It was a sunny, but cool, recovery weekend here in Southern Oregon after GDC in San Francisco. I believe it was my 13th GDC (it’s hard to recall for sure, but I can remember when it was called CGDC instead of GDC — yikes, that makes me feel a bit old).
We went down for the whole week this year and had a slew of meetings. Only one of them was somewhat weird/pointless, and a handful were downright impressive.
It’s interesting when doing a meet-and-greet for the first time, usually with a BizDev or DevRel person — you very quickly get a sense of how much they know about actual development and the creative process vs. the business side of things. Some are all business and it’s pretty obvious that they are more-or-less industry agnostic (do they even play games?), while others (often but not always from the PD side of the house) are real gamers and invest themselves in the design/tech/creative.
Not surprisingly, gamer types are more fun and the meetings are upbeat. The downside is that it’s more difficult to stay focused on the meeting. The more-strictly-business types can be just as fun, although if they’re representing a big company that’s growing fast they tend to be somewhat vague and boilerplate — they’re just stretched too thin. Or they’re searching for one specific thing/idea/capability and that’s all they can see (or have time to see).
We had a couple of meetings where the folks with whom we were meeting immediately noticed the coolest bits about what were showing. It’s the difference between hearing “looks beautiful” vs. “love the multiple layers of parallax and depth-of-field combined with a simple mechanic”. While rote positive feedback is a nice ego-stroke, specific feedback is awesome and energizing.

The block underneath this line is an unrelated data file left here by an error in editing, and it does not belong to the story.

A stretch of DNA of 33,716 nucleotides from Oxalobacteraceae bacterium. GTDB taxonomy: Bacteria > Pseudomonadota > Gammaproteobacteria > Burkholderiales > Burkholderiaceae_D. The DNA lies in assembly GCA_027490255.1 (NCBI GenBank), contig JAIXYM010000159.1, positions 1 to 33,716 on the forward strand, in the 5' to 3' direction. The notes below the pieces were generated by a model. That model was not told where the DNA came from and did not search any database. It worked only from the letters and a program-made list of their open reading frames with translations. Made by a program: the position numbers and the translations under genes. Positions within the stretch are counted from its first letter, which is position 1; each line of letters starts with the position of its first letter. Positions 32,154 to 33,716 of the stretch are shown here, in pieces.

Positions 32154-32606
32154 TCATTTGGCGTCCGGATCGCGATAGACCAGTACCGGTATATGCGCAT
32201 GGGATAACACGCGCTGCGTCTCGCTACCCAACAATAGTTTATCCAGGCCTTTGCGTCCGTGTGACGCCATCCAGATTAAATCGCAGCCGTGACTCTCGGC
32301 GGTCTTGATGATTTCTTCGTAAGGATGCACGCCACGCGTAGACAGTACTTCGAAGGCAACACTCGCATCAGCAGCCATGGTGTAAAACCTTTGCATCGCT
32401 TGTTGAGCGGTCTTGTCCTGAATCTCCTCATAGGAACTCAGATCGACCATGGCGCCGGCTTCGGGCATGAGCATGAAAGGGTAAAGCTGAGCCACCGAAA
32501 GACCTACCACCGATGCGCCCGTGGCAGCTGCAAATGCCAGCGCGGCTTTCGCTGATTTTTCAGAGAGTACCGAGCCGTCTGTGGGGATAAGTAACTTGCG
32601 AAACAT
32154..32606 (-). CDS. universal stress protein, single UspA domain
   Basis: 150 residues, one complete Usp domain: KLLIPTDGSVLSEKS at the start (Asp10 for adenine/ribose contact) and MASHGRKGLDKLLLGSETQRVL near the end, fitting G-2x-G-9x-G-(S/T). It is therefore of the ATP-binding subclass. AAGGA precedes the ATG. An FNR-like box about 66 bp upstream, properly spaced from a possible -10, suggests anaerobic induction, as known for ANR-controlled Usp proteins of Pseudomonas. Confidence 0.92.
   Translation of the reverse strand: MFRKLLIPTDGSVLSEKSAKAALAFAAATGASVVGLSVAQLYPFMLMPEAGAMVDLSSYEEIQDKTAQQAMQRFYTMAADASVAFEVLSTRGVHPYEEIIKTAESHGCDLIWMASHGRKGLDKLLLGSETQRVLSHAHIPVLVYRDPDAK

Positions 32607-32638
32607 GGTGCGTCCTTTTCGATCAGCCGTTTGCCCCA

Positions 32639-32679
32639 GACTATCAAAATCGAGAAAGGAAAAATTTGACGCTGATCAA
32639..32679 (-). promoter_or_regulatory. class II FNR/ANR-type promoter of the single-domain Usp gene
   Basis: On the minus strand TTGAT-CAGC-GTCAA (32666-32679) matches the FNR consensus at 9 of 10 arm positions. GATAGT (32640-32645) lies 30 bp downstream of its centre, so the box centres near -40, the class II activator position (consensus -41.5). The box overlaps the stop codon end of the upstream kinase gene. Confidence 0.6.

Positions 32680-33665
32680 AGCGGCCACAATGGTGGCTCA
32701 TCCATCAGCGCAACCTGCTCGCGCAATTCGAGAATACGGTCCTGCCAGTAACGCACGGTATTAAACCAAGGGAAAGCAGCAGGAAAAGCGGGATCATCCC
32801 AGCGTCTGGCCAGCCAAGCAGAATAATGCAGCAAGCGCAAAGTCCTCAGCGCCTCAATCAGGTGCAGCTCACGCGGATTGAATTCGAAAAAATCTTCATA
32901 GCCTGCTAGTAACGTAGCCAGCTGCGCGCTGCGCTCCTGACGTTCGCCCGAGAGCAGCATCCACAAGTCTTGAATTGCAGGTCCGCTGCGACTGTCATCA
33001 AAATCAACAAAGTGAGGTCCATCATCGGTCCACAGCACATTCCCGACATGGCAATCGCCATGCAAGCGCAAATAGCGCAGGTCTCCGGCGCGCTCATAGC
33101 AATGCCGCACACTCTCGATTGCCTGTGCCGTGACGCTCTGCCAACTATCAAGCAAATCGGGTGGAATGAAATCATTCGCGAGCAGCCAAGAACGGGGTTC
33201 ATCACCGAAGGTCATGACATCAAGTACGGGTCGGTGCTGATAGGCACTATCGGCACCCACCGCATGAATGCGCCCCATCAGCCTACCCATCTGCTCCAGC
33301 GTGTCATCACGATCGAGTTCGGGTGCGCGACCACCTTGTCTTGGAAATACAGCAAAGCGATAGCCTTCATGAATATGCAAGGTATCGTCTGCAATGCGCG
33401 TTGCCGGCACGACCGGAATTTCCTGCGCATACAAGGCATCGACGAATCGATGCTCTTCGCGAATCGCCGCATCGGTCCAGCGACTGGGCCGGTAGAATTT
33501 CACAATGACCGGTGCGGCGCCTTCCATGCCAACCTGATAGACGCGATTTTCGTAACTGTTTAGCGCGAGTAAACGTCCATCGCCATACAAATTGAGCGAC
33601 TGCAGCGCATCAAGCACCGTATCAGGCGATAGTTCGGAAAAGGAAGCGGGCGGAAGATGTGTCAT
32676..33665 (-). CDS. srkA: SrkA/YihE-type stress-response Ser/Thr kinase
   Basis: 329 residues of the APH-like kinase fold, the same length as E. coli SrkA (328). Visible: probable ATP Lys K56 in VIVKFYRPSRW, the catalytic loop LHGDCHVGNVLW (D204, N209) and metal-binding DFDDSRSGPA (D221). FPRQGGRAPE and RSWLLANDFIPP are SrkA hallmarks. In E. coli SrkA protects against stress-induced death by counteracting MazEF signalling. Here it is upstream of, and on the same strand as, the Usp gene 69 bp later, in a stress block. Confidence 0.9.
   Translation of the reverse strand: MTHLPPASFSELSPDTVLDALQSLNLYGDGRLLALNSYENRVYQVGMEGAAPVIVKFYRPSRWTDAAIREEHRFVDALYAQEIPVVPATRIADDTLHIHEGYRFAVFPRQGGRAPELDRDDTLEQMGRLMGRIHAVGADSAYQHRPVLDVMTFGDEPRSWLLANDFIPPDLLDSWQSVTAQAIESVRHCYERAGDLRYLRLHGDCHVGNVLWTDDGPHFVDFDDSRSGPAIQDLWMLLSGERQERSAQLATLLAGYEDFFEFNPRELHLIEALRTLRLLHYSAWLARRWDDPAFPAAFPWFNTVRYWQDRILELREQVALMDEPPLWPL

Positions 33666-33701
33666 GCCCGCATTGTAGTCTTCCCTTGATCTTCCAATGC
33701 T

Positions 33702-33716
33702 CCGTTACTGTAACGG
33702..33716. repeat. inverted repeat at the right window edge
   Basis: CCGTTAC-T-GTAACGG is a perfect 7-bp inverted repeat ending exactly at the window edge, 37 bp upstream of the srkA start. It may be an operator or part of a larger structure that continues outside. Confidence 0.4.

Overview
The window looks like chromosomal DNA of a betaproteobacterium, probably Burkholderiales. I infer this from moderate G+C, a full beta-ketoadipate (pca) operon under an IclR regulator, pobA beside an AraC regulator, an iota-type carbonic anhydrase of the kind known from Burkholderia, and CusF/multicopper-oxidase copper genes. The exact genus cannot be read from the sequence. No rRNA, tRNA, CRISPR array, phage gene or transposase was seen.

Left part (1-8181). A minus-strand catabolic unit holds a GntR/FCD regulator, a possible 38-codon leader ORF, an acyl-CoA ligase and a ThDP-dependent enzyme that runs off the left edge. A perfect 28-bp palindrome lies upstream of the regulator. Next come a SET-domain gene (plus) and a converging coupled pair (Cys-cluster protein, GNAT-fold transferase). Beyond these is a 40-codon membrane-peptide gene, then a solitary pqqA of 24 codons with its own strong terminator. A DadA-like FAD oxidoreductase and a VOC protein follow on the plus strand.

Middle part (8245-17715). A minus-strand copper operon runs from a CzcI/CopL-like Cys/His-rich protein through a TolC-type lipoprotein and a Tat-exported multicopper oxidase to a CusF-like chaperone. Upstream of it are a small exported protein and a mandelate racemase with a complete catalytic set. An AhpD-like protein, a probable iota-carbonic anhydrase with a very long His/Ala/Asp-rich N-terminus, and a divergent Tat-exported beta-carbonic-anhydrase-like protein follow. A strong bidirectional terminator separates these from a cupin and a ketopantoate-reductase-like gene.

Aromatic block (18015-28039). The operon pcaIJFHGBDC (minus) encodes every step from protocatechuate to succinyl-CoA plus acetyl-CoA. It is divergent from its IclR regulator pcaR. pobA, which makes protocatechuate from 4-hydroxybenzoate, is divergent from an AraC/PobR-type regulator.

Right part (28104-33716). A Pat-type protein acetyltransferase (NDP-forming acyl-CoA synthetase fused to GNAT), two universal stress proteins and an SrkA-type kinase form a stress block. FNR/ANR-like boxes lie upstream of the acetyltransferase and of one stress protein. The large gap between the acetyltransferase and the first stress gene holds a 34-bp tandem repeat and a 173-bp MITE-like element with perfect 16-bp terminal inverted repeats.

Conferences take a lot of energy due to the volume of encounters, and the “energy exchange” during meetings can be radically different depending on the people. Being a vert (sort of 50/50 intro/extrovert), meetings are a bit of a roller coaster for me — the amount of mana in my mana bar goes up and down a lot. While this happens to some extent with everyone, most people I know tend to be more DOT (Damage Over Time) or maybe AOE (Area of Effect) — e.g. energy is lost or gained at a more-or-less linear rate over the course of the conversation. I’ve noticed that in my case I can just as easily end a meeting with a full bar of mana as I can an empty bar.
In any case GDC has changed a lot over the years. Many of the sessions are down to a clean 45 minutes, and it seems as if every year presenters get better and better at staying with their slides. This is way less fun than years ago when sessions tended to run over and speakers had more off-the-Powerpoint verbal nuggets to deliver. I presented a few years ago with a colleague — we did a post-mortem on a mobile game — and we had a full hour but that was not nearly enough time to cover all the stuff we wanted to cover. I hope that GDC swings back toward longer/deeper sessions in the future — would add more to the value proposition. And as much as I like San Francisco, I find myself yearning for the somewhat less polished, geekier San Jose GDC days (and the SJ Fairmont!). Given the remote probability of either one of those things happening, maybe I should just check out GDC Austin this year instead.